Dangerous: What other effects would reforesting the entire Sahara and Australian outback have? What desert biology and ecosystems would we snuff out? Unique life forms should be protected at all cost. The biodiversity crisis is one of the great challenges we face this century, and simplistic application of super-sized geoengineering schemes could wipe out whole categories of species that have their own intrinsic value and might even have commercial value. Evolution and biodiversity and unique ecosystems are special things where nature has answered questions we don’t even know how to ask yet! We destroy them at our peril.
Cost: deserts into forests is ridiculously expensive. The idea sounds great — desalinate enough seawater and grow new forests to solve global warming. Who can be against solving global warming and more trees, right? But we’re talking about truly vast areas, the Sahara and Outback! It’s just too costly. $3.5 trillion dollars a year!

My price tag for the desalinated water comes from page 416 of the PDF below.
It would cost $43 per ‘barrel’ of Carbon. 
A ‘barrel’ is 0.11 Ton C (Carbon, or 110kg Carbon). 
Humans emit 9 billion tons C a year.
9 billion / barrels (0.11 Tons C) = 81,818,181,818 ‘barrels’ of Carbon a year.
At $43 / barrel, that’s $3.5 trillion a year!

4 Responses to Greening deserts

  1. Forrest is growing so are you sure you need 3,5 trillion every year or is this a one time investment , with possible profits after .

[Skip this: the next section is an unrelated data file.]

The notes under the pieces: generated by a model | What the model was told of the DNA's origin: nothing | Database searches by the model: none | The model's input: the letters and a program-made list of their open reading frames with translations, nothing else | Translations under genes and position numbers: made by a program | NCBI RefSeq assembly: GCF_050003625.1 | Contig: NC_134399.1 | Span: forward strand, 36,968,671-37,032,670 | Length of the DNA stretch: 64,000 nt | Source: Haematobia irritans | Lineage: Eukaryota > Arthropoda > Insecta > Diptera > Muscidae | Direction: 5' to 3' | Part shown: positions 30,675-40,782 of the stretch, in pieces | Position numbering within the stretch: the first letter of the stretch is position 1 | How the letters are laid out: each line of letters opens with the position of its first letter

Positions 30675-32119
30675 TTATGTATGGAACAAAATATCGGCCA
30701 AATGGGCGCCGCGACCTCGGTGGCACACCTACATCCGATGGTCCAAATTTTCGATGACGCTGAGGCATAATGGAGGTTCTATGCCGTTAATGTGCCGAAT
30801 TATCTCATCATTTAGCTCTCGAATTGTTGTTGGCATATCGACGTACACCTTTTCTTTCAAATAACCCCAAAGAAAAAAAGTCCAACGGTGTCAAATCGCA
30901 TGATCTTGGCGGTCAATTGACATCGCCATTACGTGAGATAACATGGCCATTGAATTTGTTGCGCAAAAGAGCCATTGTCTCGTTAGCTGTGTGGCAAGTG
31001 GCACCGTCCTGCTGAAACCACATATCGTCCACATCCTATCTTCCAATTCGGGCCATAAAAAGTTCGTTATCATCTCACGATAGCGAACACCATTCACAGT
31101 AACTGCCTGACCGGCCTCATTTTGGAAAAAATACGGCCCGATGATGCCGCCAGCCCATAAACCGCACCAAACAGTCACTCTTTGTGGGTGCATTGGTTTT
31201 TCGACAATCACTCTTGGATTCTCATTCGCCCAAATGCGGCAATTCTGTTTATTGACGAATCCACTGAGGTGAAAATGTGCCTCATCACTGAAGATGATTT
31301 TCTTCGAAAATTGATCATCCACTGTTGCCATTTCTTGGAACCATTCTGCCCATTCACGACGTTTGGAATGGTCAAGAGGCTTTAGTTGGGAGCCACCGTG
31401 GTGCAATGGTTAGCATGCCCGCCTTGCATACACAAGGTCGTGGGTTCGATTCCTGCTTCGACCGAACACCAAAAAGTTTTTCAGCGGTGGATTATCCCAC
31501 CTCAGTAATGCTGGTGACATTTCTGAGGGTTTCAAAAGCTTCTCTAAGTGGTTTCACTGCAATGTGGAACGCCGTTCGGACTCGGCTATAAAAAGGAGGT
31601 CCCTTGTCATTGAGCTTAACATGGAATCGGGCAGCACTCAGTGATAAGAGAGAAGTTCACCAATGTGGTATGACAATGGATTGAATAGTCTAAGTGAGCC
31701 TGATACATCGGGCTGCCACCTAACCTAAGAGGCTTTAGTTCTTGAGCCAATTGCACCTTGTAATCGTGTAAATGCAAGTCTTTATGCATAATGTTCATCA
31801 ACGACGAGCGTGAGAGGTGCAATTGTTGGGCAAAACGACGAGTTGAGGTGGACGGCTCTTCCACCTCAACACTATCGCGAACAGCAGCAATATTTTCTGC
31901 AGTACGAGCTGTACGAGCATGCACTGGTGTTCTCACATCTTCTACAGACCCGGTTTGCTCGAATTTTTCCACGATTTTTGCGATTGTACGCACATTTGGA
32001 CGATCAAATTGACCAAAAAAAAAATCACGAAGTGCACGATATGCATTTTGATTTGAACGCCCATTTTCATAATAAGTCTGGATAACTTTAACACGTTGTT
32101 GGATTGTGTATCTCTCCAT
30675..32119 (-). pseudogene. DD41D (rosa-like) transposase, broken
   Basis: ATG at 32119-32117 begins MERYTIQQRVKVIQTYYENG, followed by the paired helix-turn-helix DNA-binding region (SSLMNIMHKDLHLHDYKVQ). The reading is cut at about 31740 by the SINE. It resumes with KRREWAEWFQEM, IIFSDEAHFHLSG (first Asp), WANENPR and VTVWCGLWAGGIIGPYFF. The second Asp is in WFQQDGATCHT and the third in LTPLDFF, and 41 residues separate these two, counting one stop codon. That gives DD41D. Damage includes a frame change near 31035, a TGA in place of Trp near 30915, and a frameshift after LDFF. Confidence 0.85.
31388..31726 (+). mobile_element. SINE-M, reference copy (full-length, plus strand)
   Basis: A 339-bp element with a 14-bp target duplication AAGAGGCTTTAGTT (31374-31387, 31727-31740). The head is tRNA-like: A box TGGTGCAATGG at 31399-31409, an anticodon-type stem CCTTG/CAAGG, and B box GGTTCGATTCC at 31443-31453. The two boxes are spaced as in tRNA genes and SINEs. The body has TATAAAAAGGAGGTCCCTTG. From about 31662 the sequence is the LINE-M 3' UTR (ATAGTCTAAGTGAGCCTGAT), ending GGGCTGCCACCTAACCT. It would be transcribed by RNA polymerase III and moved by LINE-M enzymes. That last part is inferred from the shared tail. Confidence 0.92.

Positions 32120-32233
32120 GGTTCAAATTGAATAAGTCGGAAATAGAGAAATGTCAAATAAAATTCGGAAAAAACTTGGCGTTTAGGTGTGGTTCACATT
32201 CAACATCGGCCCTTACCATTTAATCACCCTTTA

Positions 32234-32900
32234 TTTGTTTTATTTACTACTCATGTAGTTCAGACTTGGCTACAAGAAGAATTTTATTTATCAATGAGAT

2. Eclipse Now says:

    Trees in deserts need a continual supply of water to grow, and the cost is desalinating the water.

  3. singletonengineer says:

    They also need N,P and K or they don’t thrive. Where’s that coming from?.

  4. Eclipse Now says:

    Generally, the rocks and ground in the desert. We’re not growing *crops* here, but forests, so regular fertiliser isn’t required. Seawater greenhouses might order in some fertilisers, but they also get some of their nutrients form the seawater. But forests? If we’re talking about biocharing some of the produce from an earlier forest growth, and spreading that around, that’s a lot of NPK right there given the way the microbes can suck nitrogen out of the air and fix it in the soil as they die and reproduce. Soil life breaks down rocky ground and extracts nutrients. Insects return, birds hunt them and bring in nutrients in their droppings, animals return, and whole ecosystems come back to life. All with a little reliable water from us. This will be a gradual thing, and the new project can probably be boosted along from the previous one through biochar and various composting exercises.
    Watch this one to see how one project took *fairly* arid conditions, added water, and concentrated the *little* leaves and twigs in the area to form compost for the trees they were planting. Once that area came back to life, they could hypothetically spread out from there with minimal fertiliser input.